Review: Tamerlane’s Children

by Nathan Hamm on 1/5/2007 · 3 comments

There have been a handful of books published lately that can be considered part of a small “went to work in Central Asia, kept a journal, and made a book from it” genre. Examples include Uzbekistan a Short Road Traveled by William Duncan, Keith Rosten’s Once in Kazakhstan: The Snow Leopard Emerges, Rob Ferguson’s The Devil and the Disappearing Sea, and Unknown Sands by John W. Kropf. Of these four, I have only read Ferguson’s book, though a review copy of Kropf’s is on the way. Ferguson’s book is a memoir of his time working in Uzbekistan, and reads like a straight retelling of his (admittedly fairly interesting). One does not feel immersed in a narrative like those found in the travelers’ accounts of the 19th and early 20th centuries, and though someone like me is not necessarily the target audience for such a book, I did not feel like I came away with too much new information.

Robert Rand’s Tamerlane’s Children: Dispatches from Contemporary Uzbekistan, though somewhat in this genre, is a different creature altogether from Ferguson’s book. Rand lived and worked in Uzbekistan between August 2001 and November 2004 as a writer and freelance journalist. He left for Uzbekistan, he says “as a trailing spouse,” following his wife who took up a position with the United Nations in Tashkent.

Tamerlane’s Children
is divided into two sections. The first consists of seven journalistic chapters covering topics and personalities such as love in Uzbekistan, cotton, Amir Timur, and Sevara Nazarkhan. The second part tries to capture what it was like living in Uzbekistan and is compiled from Rand’s personal diary, his reporter’s notebooks, and interview transcripts. The book wraps up with a chapter on Andijon and a look at the future. The book strikes a good balance between the personal and the informative, and, though it may sound weird coming from me, may be worth picking up solely for conversation with Craig Murray. But even if Murray’s not enough to motivate you, Tamerlane’s Children is worth picking up as a snapshot of life in contemporary Uzbekistan.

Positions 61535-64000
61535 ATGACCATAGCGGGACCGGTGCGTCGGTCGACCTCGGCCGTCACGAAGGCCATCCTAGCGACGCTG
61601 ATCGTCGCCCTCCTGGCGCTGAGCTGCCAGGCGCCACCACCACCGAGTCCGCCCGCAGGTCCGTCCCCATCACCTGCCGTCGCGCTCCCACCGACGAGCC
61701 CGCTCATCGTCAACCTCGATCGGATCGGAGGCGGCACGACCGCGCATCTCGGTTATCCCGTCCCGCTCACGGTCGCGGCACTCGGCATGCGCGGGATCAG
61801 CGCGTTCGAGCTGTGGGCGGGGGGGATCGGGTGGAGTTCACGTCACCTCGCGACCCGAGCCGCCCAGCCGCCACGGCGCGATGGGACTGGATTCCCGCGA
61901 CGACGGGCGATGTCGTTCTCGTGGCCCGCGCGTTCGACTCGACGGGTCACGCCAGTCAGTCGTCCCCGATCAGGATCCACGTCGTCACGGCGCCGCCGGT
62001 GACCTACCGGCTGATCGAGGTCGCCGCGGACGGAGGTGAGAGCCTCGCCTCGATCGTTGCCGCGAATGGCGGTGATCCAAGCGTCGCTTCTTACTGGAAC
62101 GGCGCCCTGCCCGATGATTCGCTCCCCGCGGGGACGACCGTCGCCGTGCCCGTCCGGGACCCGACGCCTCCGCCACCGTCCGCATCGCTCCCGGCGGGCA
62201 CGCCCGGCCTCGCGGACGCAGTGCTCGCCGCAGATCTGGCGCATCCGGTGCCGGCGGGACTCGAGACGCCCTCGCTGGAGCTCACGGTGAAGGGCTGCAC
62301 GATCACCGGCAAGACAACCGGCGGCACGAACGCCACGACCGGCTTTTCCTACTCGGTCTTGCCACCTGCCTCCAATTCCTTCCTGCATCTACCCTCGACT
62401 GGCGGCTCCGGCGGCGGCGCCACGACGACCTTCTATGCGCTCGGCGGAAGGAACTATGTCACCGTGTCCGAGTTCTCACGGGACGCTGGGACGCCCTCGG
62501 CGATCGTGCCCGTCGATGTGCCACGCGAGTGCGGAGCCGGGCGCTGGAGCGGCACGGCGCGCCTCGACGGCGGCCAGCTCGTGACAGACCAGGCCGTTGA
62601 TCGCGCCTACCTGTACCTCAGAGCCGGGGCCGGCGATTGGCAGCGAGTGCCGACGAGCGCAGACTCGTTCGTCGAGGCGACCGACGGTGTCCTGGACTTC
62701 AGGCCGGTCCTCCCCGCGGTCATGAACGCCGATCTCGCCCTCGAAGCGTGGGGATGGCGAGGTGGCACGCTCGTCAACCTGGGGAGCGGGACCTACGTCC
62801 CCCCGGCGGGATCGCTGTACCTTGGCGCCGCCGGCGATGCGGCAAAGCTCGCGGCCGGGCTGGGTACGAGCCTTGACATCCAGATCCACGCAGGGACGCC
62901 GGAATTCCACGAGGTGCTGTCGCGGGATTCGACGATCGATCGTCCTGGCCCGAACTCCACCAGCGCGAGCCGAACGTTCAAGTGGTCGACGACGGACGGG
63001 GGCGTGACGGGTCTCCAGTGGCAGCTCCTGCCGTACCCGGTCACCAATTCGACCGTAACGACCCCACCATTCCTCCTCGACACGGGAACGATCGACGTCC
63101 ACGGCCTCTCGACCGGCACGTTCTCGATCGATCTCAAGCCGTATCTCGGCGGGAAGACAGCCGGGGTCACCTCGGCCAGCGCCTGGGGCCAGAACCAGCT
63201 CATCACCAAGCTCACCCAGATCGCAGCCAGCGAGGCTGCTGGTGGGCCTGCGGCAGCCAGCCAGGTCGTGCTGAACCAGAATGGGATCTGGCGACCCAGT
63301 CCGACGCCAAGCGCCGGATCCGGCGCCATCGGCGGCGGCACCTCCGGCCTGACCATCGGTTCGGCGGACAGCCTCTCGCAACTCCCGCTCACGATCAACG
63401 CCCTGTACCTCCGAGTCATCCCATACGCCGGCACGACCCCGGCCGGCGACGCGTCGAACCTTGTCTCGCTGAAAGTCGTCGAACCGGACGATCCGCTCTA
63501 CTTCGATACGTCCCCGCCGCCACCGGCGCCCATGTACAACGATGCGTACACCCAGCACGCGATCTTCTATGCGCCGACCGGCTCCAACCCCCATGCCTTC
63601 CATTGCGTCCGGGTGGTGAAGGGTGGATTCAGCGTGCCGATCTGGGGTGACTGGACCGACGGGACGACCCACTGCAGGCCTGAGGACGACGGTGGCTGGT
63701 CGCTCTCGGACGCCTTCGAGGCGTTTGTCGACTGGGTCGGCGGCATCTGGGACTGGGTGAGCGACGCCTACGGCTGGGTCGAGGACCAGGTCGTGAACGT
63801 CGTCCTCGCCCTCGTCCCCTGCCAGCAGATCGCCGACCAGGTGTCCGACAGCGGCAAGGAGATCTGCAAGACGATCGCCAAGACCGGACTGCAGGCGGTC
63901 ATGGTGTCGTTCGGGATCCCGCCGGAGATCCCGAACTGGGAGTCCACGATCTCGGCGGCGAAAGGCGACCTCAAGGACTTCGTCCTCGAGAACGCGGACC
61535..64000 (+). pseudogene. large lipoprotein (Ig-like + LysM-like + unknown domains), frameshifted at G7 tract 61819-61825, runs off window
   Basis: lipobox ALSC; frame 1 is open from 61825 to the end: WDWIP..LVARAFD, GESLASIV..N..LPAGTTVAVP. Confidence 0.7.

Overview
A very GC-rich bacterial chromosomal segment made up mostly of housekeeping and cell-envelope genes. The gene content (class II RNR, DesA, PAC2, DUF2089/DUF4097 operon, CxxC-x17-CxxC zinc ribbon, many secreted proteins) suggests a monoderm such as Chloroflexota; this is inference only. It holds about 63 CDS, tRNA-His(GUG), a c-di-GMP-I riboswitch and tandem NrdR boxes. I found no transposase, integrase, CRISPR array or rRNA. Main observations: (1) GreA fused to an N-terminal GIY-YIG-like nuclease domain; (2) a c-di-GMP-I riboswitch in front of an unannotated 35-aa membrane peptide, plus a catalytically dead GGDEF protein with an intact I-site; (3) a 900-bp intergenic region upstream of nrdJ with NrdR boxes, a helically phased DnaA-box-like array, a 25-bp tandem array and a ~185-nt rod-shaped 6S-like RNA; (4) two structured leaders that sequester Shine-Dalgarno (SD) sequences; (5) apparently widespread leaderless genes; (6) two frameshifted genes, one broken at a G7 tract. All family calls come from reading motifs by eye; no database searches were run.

Tamerlane’s Children is available at Amazon and surely in good bookstores if you are so lucky as to have one of those around.


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– author of 2991 posts on 17_PersonNotFound.

Nathan is the founder and Principal Analyst for Registan, which he launched in 2003. He was a Peace Corps Volunteer in Uzbekistan 2000-2001 and received his MA in Central Asian Studies from the University of Washington in 2007. Since 2007, he has worked full-time as an analyst, consulting with private and government clients on Central Asian affairs, specializing in how socio-cultural and political factors shape risks and opportunities and how organizations can adjust their strategic and operational plans to account for these variables. More information on Registan's services can be found here, and Nathan can be contacted via Twitter or email.

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{ 3 comments }

craig murray January 6, 2007 at 5:25 am

Hi Nathan,

I agree it’s an excellent book. Although not a strictly chronological arrangement, the material in fact runs largely chronologically and there is a clearly discernible shift in perception. He starts with Uzbekistan as a not so bad society, and “all those policemen around make my Uzbek staff feel safe” (I paraphrase), and journeys on to a perception of the real state of things. I think that’s the common experience of longer term expat residents in Tashkent. But the cultural perceptions are acute throughout.

Did I ever send you a copy of my book? If not, email me an address and I’ll do so.

Craig

Laurence January 7, 2007 at 4:56 am

Nathan, Thank you for this interesting review. I look forward to reading YOUR book …

Michael Hancock January 9, 2007 at 2:08 pm

I would want to read it just to hear what he says about Sevara Nazarkhan. She’s easily my favorite Uzbek singer. Since I live in southern Kazakhstan, that’s not saying that she’s the ONLY Uzbek singer I know, mind you. I saw her in concert a few times, and I fell in love with her voice, and the fact that she is that rare gem in non-Turkmenistan-Central-Asia that doesn’t lip synch.

Is there a Sevara fan club? Should I start one? I understand, perhaps incorrectly, that her boyfriend/husband was a host-brother to a Peace Corps Volunteer, or something like that. I seem to recall PCV staff in Uzbekistan also being close to her in some way – I wasn’t the only person connected with PC UZ at those concerts.

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